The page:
History records George Muller as a man who snatched numerous victims from the cruel streets of England, and from the poorhouses he rescued thousands of helpless waifs. For in his lifetime, George Muller’s orphanages gave refuge to thousands of children in England.
As a young man, George met the beautiful Ermegarde at a Bible study. He loved the way her curls danced around her face when she giggled. When George was convinced God was calling him to be a missionary, he shared his dream with Ermegarde—whom he intended to marry.
Ermegarde turned up her nose and said, “‘I could never be a missionary. Missionaries are poor…Be a lawyer, or a doctor, and leave being a missionary for other people who don’t have anything better to do!’ With that she stood up and stomped out of the room.”
After agonizing over this for several weeks, George knew he had to end his relationship with Ermegarde. Only then would he be free to follow the Lord’s leading.
Later, George met Mary Groves, who was not at all like Ermegarde—either in external beauty or inner attitudes. As one biography tells it:
The relationship blossomed, and George found himself in love with Mary. Such a feeling surprised him for more than one reason. First, Mary was eight years older than he was. And second, he had not been looking for or even considering a wife. As far as he was concerned, a wife would slow him down.
What if God called him to go someplace strange or remote? Could he expect a wife to follow him? And would he feel as though marriage made him a prisoner?
Although George may not have expected just any wife to follow him, there was something about Mary.
Soon the two were married. Mary set up housekeeping, and a week later, all her belongings were in George’s tiny home. When George saw Mary’s fancy silver and china, he talked with her and asked her to sell all her treasures for their ministry. Mary responded, “Do what you think is best…and may God help us both.”
A while later, when George and Mary were out walking, George said, Mary, thank you for selling the things. Now there is another matter we need to talk about…It’s the pew rent. I can’t see how we can follow Jesus’ command to treat all men equally if we give rich people the best pews.”
Mary said, “But George, that’s our only income…”
George said, “I know it’s hard, but I think it is the right thing to do.”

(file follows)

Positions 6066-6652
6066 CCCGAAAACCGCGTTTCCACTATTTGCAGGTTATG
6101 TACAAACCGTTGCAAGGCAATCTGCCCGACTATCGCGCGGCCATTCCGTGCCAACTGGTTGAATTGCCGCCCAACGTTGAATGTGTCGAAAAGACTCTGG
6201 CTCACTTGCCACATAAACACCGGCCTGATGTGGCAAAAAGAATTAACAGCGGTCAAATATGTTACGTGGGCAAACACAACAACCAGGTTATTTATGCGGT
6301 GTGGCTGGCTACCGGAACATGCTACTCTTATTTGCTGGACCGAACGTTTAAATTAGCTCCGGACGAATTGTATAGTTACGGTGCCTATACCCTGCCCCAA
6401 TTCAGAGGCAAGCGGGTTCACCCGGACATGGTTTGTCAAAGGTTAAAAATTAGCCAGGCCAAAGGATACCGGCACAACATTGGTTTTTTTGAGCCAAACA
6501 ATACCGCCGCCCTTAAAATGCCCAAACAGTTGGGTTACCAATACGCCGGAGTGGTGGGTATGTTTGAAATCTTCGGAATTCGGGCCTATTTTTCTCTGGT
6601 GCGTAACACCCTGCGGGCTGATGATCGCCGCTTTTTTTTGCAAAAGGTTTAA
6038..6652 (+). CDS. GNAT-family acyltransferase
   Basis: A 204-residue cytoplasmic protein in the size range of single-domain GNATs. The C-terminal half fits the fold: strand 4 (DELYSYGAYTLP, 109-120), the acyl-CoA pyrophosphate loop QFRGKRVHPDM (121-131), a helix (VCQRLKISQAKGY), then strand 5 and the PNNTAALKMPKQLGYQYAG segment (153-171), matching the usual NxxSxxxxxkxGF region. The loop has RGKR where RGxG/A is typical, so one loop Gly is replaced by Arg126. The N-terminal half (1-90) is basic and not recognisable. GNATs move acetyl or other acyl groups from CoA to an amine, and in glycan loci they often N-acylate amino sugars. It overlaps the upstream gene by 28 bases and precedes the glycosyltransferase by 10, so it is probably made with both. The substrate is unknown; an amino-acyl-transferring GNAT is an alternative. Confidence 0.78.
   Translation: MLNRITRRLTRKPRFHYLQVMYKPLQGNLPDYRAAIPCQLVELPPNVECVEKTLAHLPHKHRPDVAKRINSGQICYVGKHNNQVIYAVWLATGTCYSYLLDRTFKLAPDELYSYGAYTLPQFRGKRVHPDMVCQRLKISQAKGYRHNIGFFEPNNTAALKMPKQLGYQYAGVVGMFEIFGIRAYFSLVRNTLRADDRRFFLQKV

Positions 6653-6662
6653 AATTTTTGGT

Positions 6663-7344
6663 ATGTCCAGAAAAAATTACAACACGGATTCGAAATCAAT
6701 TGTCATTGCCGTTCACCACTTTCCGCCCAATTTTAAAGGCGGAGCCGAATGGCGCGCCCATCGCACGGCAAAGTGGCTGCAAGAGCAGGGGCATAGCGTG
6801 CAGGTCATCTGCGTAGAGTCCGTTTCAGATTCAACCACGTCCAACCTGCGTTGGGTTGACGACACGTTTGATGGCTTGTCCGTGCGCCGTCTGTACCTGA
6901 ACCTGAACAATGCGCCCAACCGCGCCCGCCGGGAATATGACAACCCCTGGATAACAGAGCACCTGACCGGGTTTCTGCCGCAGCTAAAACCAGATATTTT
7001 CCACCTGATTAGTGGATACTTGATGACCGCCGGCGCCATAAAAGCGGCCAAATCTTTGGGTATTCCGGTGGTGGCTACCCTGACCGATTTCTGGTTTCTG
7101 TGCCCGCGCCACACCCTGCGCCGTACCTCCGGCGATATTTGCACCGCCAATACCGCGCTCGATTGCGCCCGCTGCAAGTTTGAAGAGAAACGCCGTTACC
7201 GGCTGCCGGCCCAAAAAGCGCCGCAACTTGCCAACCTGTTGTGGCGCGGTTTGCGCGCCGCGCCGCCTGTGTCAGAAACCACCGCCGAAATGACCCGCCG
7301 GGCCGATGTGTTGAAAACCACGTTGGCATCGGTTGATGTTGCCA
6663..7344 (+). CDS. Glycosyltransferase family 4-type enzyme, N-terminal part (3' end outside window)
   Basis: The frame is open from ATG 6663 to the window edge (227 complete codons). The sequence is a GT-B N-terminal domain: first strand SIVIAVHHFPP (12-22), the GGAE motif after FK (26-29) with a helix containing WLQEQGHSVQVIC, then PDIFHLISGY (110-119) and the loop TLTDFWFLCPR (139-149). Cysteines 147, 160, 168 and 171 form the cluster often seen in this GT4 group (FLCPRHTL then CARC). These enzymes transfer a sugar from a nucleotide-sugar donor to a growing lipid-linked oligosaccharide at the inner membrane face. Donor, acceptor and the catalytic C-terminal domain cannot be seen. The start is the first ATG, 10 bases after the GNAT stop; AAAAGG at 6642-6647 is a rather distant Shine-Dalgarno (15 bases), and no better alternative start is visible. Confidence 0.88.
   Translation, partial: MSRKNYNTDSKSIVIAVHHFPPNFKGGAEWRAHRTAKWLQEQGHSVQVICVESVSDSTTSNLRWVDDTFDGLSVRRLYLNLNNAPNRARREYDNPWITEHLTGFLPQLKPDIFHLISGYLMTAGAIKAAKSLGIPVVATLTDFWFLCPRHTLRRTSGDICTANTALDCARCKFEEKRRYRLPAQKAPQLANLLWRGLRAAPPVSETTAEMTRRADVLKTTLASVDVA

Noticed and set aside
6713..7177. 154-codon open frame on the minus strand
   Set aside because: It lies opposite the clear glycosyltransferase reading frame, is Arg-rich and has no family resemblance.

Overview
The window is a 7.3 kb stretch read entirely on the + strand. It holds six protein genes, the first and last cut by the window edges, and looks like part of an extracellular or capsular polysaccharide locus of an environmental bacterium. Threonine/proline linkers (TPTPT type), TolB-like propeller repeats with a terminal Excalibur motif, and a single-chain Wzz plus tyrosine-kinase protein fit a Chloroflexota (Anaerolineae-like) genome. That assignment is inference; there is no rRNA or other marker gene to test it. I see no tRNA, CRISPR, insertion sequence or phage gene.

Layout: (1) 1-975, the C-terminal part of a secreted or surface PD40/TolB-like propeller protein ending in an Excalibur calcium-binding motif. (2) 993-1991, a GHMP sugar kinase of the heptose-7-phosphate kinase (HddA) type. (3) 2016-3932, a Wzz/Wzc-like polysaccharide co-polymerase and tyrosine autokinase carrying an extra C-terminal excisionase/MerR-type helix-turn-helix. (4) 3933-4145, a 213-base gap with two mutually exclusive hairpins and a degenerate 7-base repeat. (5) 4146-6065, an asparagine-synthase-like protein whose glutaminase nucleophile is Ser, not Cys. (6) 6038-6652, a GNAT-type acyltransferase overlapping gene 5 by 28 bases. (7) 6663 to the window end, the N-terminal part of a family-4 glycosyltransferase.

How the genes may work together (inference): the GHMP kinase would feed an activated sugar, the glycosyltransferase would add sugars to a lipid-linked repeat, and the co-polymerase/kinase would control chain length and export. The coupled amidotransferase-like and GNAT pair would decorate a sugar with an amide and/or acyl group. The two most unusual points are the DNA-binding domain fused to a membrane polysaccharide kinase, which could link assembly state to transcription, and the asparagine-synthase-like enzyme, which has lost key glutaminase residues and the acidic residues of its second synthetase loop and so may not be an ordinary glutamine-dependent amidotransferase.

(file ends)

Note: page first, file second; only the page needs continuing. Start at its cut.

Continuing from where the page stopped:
Mary said, “Do what you think is best, George. I can trust God, just like you do.”
George stopped and hugged his wife. Tears spilled down his cheeks. Mary had been right—marriage had not become a prison for him. Instead, it had given him a partner in the faith.
Together, George and Mary chose to trust God fully to meet their needs, and to give all else to ministry. It’s reported that over the course of his life, nearly 1.5 million pounds passed through George’s hands to provide food, shelter, and clothing for the multitudes of orphaned children in his care at Bristol. He died with very little money to his name because he gave it all to ministry.
What’s more, George and Mary determined to never ask any person for money to support their orphanages. They simply prayed with faith, and watched God provide for their every need—sometimes at the very last possible moment. It is for this reason that George Muller is considered to be a man of incredible faith.
When Mary Muller died, George preached a short message at her funeral and quoted Psalm 119:68: “Thou art good, and doest good.” The funeral service was one of the largest Bristol had ever seen. Thousands of letters poured in from orphans whom Mary had nurtured as children.
George was comforted by the letters, but he missed Mary greatly. Though she may not have been pretty by the world’s standards, George knew his wife was one of the most beautiful women this world had ever known. In her, he had found a good thing.*
Excerpt: IF MY HUSBAND WOULD CHANGE I’D BE HAPPY & Other Myths Wives Believe (Harvest House Publishers 2015)